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Lost negatives may shed new light on famed photographer

  • Story Highlights
  • War photographer Robert Capa lost negatives before Nazis invaded France
  • Negatives taken by diplomat to Mexico where they were found in 1995
  • Collection transferred recently to International Center of Photography in New York
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From Catherine Clifford
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NEW YORK (CNN) -- Thousands of photographic negatives documenting the Spanish Civil War by famed photographer Robert Capa, presumed lost for decades, have found a permanent home at a photography center founded by Capa's brother.

The 4,000 nitrate negatives in Capa's "Mexican suitcase" -- actually three cardboard boxes, hand-fitted for film and meticulously labeled by hand -- began their long journey in Paris in 1939, eventually ending up in Mexico City, where they resurfaced in the late 1990s.

After years of negotiations, the priceless negatives came to the International Center of Photography, founded in 1974 by Capa's brother, Cornell Capa, also a photographer. Photo Take a look at some of the negatives »

"To rediscover these after they were presumed lost for so many years is an extraordinary thing," said Brian Wallis, chief curator of the center.

The "Mexican suitcase" contains negatives of two pre-eminent wartime photographers besides Robert Capa, Gerda Taro and David Seymour.

Taro, one of the first female war photojournalists, "was an extremely accomplished photojournalist in her own right and very successful in her own time" Wallis said. Taro was killed in the battle in the summer of 1937, "and it is a tragedy that she died so young. She was only 26 years old."

The Spanish Civil War was the first conflict for photojournalist Capa -- born Endre Friedmann in Hungary in 1913 -- but he also covered the second Sino-Japanese War, World War II across Europe, the 1948 Arab-Israeli War and the first Indochina War.

Carrying with him the mantra "if your pictures aren't good enough, you're not close enough," Capa embedded himself in the trenches of war, capturing the struggle and tragedy of the everyday soldier. In the process, he redefined the standard for war pictures.

Capa's images were printed in magazines and newspapers from London to New York.

"He sort of set the style and the model for the heroic photojournalist," Wallis said. Video Watch Wallis display the "Mexican suitcase," describe the images' significance »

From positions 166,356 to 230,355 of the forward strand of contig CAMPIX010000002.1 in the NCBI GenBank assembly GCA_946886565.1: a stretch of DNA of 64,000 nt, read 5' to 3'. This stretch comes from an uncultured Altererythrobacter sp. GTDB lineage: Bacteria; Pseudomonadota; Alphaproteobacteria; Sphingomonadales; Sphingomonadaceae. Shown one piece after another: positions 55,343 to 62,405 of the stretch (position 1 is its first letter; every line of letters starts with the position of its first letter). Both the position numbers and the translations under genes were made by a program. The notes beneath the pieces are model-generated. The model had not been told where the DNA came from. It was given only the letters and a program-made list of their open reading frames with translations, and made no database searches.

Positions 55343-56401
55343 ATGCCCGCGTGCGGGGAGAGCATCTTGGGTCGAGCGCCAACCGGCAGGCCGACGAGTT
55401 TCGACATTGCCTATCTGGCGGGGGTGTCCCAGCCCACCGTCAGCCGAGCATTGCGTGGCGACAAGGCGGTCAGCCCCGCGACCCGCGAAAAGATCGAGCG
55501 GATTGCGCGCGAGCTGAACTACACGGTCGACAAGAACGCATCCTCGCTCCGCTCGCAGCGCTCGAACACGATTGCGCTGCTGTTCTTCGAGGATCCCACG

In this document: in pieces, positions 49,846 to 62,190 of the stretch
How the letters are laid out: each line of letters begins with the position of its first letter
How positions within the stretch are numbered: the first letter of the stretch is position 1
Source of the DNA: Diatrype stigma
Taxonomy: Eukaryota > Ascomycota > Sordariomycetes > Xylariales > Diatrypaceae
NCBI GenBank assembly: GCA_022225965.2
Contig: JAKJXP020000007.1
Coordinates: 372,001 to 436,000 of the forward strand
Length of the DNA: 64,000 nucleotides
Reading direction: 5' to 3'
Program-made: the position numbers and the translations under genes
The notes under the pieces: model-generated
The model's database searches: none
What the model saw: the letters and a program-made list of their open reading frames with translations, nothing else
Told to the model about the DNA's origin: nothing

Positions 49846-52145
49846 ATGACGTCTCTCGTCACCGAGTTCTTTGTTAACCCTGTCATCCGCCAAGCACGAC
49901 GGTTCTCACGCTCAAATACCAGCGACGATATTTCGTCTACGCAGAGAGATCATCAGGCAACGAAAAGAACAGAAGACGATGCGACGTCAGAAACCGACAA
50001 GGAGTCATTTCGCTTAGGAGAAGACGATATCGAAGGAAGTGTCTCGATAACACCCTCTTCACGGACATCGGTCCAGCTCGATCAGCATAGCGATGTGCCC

One of Capa's most popular images, "The Fallen Soldier," has been contested since its publication in 1936. The image of a soldier the moment he is shot in the chest was suspected of being staged. If the negative of this famous image can be located in sequence with other negatives, any such questions could be answered.

Capa was a methodical and devoted war photojournalist, but he was also "a real man about town, a bon vivant, the guy everyone wanted to know and hang out with," according to Wallis, who said Capa was known to socialize with the likes of authors Ernest Hemingway and John Steinbeck.

Capa originally wanted to be a writer, but he grew to love photography after finding work as a photographer in Berlin, where he settled after being arrested for his political activities in Hungary.

Capa, who was Jewish, left Berlin for Paris because of the rise of the Nazis, but fled the City of Lights for the United States in 1939 as the Nazi threat loomed.

When he left, he entrusted his negatives to his darkroom manager, who is believed to have fled south to Marseilles, where he was captured as a prisoner of war. He left the negatives with a Mexican diplomat in the French city, and that diplomat eventually brought them to Mexico City, where they surfaced in the possession of a filmmaker in 1995.

Capa died in 1954, believing the images had been lost in the Nazi invasion of France in 1940.


Finding this legendary "suitcase" was something akin to finding a sketch book from Picasso or a lost musical manuscript by Beethoven, Wallis said. The negatives allow historians, archivists and photographers to gain a deeper understanding of Capa's work.

The negatives are remarkably well preserved, Wallis said, crediting the dry air in Mexico City as the likely agent that left the them "pliable and fresh." For their continued preservation, the center consulted conservation experts from the George Eastman House in Rochester, New York, Wallis said. E-mail to a friend E-mail to a friend

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